a single literary composition but rather a composite of
two primary documents that are distinguishable by their
use of different names for God-Jehovah and Elohim. Astruc
speculated that Moses simply used and edited these two basic
documents. During the same period, a German Protestant scholar,
J. S. Semler, translated into German a seventy-year-old
work by a Roman Catholic priest, Richard Simon, who on the
basis of his own source analysis, or "source criticism,"
denied the Mosaic authorship of the entire Pentateuch.
higher critics did not fully develop the classic four-source
(JEDP) hypothesis until the nineteenth century, the criteria
for future documentary criticism appeared even in the eighteenth
century. These included (1) the use of different names of
God; (2) stylistic differences; (3) alleged discrepancies;
(4) repetitions; and (5) alleged clues of a composite or
exaltation of human reason, especially in the nineteenth
century, led to further developments of source criticism.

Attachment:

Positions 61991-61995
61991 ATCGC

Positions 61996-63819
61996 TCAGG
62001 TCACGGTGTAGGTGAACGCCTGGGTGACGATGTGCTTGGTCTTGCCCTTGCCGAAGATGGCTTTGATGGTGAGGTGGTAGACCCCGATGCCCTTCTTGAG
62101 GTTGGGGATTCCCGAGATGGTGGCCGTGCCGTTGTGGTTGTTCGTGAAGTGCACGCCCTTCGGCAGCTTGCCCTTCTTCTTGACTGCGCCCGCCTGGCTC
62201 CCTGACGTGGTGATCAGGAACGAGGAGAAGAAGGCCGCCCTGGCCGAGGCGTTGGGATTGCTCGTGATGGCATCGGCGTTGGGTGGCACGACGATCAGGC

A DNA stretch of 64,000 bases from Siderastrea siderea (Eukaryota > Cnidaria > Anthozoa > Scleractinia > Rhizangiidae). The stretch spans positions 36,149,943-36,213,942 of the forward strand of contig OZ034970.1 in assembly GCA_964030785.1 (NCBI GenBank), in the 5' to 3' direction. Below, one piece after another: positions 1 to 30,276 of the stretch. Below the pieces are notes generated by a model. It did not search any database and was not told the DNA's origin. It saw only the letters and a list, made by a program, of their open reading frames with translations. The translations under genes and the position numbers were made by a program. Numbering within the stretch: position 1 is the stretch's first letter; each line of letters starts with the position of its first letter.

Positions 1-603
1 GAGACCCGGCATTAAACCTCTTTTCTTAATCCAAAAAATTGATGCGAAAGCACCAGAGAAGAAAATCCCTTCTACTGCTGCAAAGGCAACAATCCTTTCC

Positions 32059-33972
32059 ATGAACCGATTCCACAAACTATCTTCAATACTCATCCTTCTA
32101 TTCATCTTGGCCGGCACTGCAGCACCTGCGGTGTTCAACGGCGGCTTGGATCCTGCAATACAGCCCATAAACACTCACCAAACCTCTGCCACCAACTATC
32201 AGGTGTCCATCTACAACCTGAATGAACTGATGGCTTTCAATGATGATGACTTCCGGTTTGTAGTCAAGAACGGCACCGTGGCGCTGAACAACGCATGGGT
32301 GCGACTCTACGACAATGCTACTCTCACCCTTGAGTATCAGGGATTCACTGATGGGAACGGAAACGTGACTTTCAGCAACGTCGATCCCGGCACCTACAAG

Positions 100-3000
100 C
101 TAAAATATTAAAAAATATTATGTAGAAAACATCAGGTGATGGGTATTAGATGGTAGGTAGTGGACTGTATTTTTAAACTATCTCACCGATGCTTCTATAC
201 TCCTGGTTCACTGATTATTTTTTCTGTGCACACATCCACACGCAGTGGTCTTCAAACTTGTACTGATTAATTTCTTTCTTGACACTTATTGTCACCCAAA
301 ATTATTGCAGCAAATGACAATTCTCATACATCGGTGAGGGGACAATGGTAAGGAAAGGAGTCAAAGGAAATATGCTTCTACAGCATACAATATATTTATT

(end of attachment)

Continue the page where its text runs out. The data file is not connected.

Because the criteria for distinguishing sources were purely
subjective, it was inevitable that the number of the conjectured
sources would multiply. Men such as J. G. Eichhorn (1752-1827),
J. S. Vater (1771-1826), W. M. L. DeWette (1780-1849), and
Hermann Hupfeld (1796-1866) championed source criticism.
Evolutionary thought dominated the intellectual climate,
and by the middle of the nineteenth century the alleged
sources of the Pentateuch numbered four-JEDP. J represents
the use of the name Jehovah; E is for Elohim; D stands basically
for the book of Deuteronomy; and P is the priestly material
which allegedly constitutes the framework of the entire